Nutrition for babies from preterm up to 1000 days is a vital issue for anyone involved in infant nutrition, so the Infant Nutrition Council was delighted to be able to assemble some of the best brains on the topic to its recent annual conference, chief executive Jan Carey says. MY SAY www.foodtechnology.co.nz 13 Having the aim of excellence in infant nutrition requires a dedication to detail that’s hard to find elsewhere because of what we are dealing with – the nutrition of babies in those first vital days, weeks and months. The challenge is always to match as closely as possible the goodness found in breast milk, recognising that breast milk is always preferred, where it’s possible. Matching breast milk is a likely impossible target, but we continue to strive for it, and that means keeping an open mind to new ideas. Speakers at the conference covered a variety of subjects around infant nutrition, but it was the subjects of nutrition for preterm babies and the importance of gut microbiota and omega-3 DHA in early childhood nutrition that stood out for me. We heard from two experts in preterm nutrition - Dr Jane Alsweiler and Distinguished Professor Jane Harding, both of the Liggins Institute at Auckland University. Alsweiler pointed to concerns around lack of data on the best way to feed babies born moderate to late preterm, which make up a surprising 6% of babies in New Zealand. They are at increased risk of developing hypoglycaemia and poor growth, and it was recently determined they are also at increased risk of poor neurodevelopment and metabolic outcomes later in life. Alsweiler said that when there is insufficient breast milk available, providing optimal nutrition to them would not only prevent hypoglycaemia and allow them to grow to their full potential, but would also improve their long-term outcomes. Her sobering conclusion was that the outcome for preterms is not as good as it is for full-term babies and that we need more research into ways forward. Harding said inadequate growth that results from preterm birth is associated with poor neurodevelopmental outcomes. She said there may be a trade-off between later, better, developmental and worse metabolic outcomes, although nutritional approaches that could improve this trade-off are poorly understood. New developments include recommendations to increase protein supply, improve formulations of parenteral lipids, and provide mineral supplements while encouraging human milk feeding. However, high-quality evidence of the risks and benefits of these approaches are lacking, and nor is there reliable evidence about how to best feed moderate-to-late preterm babies. She said there was evidence that indicated preterm girls and boys have different needs, and a new trial could eventually lead to the need for different infant formula for boys and girls. There’s little doubt nutrition in early life has a huge influence on long-term health, and as research progresses it’s becoming increasingly clear that gut microbiota and omega-3 DHA intake has a huge impact on that. Paula Smith-Brown of Queensland University revealed that around 20% of mothers are unable to produce in their breast milk the human milk oligosaccharides (HMOs) thought to play an important role in nourishing the developing gut microbiota, whose presence is important for good gut health. She said this can have a lasting effect on a child’s health, and further work is required to establish whether intervention via formula would be warranted. Likewise, with omega 3 DHA…Professor Barbara Meyer of Wollongong University talked about the importance of omega-3 docosahexaenoic acid (DHA) in very early pregnancy to aid neural tube closure and the accruing of brain issue, and how supplementation in infants for the first 12 months of life results in increased mental development index and language at 18 months of age. She said maternal diets have changed considerably over the past four decades, with much lower intakes of DHA than is optimal, resulting in a 50% reduction of DHA in breast milk. Pregnant and lactating women need to increase their intake, and DHA should be regarded as a semi-essential ingredient. This was particularly important in very early pregnancy. The conference was also treated to latest findings on an increasingly popular trend – baby-led weaning, where infants are expected to feed themselves all of their foods from the start of the complementary feeding period. Associate Professor Anne-Louise Heath of Otago University pointed out that though health professionals have expressed concern that infants following baby-led weaning may be at increased risk of growth faltering, iron deficiency and choking, this has not yet been investigated. She expressed some frustration at how little research there is on baby-led weaning. If there was a single learning from the conference it would be that there is a lot of research going on in the world of baby nutrition – and that we need to be continually updating our information so we can produce ever-better nutritional outcomes for our babies. MOUTHS OF BABES Jan Carey INC is the association for the infant formula industry in Australia and New Zealand. INC represents manufacturers, marketers and brand owners, and represents more than 95% of the volume of infant formula manufactured and sold in Australia and New Zealand.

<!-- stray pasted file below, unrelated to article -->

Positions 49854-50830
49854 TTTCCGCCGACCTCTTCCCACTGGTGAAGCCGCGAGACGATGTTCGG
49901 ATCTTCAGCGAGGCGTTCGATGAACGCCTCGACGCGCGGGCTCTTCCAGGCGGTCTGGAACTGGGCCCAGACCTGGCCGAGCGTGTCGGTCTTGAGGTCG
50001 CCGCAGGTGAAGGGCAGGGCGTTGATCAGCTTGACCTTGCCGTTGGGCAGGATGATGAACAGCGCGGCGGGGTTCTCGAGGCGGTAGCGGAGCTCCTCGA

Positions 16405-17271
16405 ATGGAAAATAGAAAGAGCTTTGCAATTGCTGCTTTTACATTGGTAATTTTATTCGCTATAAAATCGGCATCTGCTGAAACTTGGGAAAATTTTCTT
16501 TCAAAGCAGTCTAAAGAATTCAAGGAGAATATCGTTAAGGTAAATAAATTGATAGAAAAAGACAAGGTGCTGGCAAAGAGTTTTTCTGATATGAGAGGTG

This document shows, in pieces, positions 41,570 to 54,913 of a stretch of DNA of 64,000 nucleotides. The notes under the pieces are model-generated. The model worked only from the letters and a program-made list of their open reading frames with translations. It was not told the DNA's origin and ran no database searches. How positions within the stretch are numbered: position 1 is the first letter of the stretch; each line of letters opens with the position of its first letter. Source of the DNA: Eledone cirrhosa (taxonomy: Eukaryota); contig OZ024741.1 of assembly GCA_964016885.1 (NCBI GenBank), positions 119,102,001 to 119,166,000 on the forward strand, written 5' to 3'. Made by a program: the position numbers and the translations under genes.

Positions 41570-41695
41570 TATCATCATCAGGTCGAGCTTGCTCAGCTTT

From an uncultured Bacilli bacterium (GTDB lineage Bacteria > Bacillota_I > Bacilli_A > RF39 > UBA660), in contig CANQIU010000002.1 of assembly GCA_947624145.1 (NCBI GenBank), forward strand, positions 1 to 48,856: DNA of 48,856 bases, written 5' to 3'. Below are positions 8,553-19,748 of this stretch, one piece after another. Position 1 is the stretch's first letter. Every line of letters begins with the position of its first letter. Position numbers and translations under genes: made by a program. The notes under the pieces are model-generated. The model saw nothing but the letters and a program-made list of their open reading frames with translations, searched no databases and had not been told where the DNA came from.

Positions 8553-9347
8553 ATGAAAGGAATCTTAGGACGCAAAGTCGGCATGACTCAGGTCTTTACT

To see the actual publication please follow the link above